Chan writes that the Holy Spirit is a person.  I’ve never understood this until now.  The person language is from the doctrine of the Trinity, and the idea is that the Holy Spirit uses us; it has its own agenda.  It may be our Paraclete, but it is not a bodyguard.  It directs us (when we are open to it).  We do not call upon its power.  Its power becomes ours through the will of the Holy Spirit, not our will.   

From this perspective, the Holy Spirit is God.  Not a lesser God, but as much God as Jesus Christ is God.  The words Spirit and God are often used interchangeably in the New Testament, for example Acts 5:1-11.  The Holy Spirit knows our own hearts, and prays for us–for what we really need, not just what we want (1 Corinthians 12: 7-11)

What if the Holy Spirit asked you to give up everything you own?

What if you could hear the voice of the Holy spirit and He asked you to literally give everything you owned? What if He asked you to sell all your possessions and give the money to the poor? Could you do it?  Before you start explaining why He would never ask that of you, take a moment and answer the question honestly. It’s not out of His character to ask for everything.  (Chan, loc 1174)

If anyone had read more than a couple of my posts, then he or she knows that this is the one that always trips me up.  I’m scared to give up even half my wealth when I might need it to keep me or my wife out of a lousy nursing home (it’s not all about Caribbean vacations).  I can’t do it.  Not yet, maybe never.  And yet this seems to be the kind of thing the Holy Spirit asks: of the Apostles, of Domingo and Irene, perhaps of all of us.  But one at a time, from within.  If we are not deaf to it. 

Yet, it must be very difficult to know when and if the Holy Spirit speaks.  Perhaps it is just you, your guilt, your desire for sanctity, or whatever else that is speaking.  A well-thought out moral decision takes time, talking with diverse others, most importantly those who will be most affected, such as other family members.  How in the world can one know that it is the Holy Spirit talking?  It can’t be as simple as saying “the Holy Spirit asks what is most difficult.”  Maybe sometimes it’s easy.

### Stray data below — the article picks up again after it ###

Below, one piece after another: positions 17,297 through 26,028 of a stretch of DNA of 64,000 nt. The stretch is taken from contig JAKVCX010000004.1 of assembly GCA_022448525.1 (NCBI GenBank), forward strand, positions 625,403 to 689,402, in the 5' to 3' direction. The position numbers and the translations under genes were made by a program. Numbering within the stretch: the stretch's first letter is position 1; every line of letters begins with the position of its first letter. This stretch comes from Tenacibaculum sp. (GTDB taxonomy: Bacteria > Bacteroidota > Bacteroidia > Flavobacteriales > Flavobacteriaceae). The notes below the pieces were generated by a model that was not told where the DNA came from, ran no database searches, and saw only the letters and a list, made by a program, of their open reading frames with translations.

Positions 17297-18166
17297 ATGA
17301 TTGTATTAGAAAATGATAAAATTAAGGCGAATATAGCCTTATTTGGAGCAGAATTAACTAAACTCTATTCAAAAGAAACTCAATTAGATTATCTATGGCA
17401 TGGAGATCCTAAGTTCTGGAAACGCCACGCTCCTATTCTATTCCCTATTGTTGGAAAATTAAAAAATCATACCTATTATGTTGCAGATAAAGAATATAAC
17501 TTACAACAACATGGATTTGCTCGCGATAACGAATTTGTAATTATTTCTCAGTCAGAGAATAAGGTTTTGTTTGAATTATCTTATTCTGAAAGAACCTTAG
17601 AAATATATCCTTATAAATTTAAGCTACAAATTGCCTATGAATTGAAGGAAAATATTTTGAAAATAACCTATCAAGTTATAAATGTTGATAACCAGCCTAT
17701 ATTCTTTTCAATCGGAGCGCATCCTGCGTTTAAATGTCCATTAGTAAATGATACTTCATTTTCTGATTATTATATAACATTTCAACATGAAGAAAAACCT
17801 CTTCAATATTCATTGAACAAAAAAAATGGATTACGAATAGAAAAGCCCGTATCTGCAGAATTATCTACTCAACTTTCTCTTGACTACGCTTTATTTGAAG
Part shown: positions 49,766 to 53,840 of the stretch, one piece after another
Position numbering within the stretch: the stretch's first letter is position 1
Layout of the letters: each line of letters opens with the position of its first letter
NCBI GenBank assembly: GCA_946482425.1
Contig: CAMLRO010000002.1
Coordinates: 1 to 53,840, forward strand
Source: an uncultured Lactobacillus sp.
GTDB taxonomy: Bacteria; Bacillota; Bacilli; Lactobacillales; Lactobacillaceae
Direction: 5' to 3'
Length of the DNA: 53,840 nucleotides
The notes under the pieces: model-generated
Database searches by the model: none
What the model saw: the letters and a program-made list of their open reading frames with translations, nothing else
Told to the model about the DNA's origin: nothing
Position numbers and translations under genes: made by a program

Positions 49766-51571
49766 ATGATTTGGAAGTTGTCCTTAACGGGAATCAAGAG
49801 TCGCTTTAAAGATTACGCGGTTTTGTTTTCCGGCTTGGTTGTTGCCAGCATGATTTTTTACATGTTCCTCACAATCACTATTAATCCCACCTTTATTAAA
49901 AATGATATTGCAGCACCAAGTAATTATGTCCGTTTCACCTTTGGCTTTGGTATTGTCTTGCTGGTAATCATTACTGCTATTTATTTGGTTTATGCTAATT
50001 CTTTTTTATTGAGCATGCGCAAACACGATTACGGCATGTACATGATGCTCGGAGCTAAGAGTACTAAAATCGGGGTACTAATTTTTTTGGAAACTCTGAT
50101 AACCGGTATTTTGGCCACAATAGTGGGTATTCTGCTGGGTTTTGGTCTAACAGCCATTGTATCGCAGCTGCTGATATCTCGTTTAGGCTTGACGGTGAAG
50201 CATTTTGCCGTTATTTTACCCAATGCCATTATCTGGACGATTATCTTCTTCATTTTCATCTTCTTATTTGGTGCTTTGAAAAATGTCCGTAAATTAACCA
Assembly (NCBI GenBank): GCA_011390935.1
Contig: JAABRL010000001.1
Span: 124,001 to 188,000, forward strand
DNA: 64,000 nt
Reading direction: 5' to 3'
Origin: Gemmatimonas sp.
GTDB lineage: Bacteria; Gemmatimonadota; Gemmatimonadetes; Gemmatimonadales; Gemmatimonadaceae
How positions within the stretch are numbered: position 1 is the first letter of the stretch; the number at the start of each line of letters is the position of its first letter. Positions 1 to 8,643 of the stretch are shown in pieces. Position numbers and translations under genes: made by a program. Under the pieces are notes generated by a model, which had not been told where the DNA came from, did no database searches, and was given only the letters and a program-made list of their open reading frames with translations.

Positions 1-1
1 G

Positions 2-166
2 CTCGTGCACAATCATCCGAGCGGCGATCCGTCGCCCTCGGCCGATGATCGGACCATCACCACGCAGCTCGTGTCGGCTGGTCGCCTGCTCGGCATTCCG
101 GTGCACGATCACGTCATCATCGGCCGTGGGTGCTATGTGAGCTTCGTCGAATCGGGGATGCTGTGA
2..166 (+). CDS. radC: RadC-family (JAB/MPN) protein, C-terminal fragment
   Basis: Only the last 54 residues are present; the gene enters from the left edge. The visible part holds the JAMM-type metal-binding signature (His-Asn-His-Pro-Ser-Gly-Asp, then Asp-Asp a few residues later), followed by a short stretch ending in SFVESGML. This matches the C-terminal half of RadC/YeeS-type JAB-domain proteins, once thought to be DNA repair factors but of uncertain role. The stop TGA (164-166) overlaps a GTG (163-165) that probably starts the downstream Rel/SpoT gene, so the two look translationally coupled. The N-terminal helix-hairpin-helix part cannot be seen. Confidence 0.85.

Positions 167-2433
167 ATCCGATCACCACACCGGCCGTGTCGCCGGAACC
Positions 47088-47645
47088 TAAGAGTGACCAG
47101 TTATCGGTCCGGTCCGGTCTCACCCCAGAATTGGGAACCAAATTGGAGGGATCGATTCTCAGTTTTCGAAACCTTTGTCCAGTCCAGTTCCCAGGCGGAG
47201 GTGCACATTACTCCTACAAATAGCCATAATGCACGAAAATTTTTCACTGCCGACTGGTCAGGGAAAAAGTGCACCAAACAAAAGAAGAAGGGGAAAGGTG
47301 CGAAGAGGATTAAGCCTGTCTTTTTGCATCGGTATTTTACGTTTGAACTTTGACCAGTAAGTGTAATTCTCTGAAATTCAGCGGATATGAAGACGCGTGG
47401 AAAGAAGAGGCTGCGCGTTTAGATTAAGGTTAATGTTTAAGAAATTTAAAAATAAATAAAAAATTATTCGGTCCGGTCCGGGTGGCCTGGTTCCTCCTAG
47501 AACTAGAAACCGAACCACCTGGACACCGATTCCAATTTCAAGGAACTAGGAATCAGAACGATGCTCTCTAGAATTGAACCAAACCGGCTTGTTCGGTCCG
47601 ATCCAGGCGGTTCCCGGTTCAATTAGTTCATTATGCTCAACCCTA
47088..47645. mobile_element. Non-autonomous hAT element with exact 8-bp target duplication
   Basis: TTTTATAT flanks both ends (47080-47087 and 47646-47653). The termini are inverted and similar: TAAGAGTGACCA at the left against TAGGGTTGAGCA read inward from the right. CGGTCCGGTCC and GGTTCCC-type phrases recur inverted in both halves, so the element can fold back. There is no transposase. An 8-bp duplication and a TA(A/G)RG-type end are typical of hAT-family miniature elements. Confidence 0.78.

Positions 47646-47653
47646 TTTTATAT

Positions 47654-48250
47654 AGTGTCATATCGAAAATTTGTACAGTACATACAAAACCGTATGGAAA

Instructions for use

Not thoroughly convincing to me, there is an answer, called the seven gifts of the Holy Spirit, an idea not in the Bible, but developed by Patristic thinkers* in the first centuries after Christ’s death.  The Holy Spirit not only directs us, but provides guidance in the form of virtues, or instructions for use as I call them.

  • Understanding that helps us relate our lives to our supernatural purpose.  This requires wisdom, not just knowledge.
  • Counsel functions as a sort of supernatural intuition, enabling a person to judge promptly and rightly, especially in difficult situations. The gift of counsel operates under the guidance of the Holy Spirit to illuminate the will of God.
  • Fortitude includes a willingness to stand up for what’s right in the sight of God, even if it means accepting rejection, verbal abuse, or physical harm. The gift of fortitude allows people the firmness of mind that is required both in doing good and in enduring evil.
  • The gift of knowledge allows one, as far as is humanly possible, to see things from God’s perspective. It “allows us to perceive the greatness of God and his love for his creatures” through creation. (drawn from the Catechism of the Catholic Church, ¶ 1804-1832, and a pair of speeches by Pope Francis)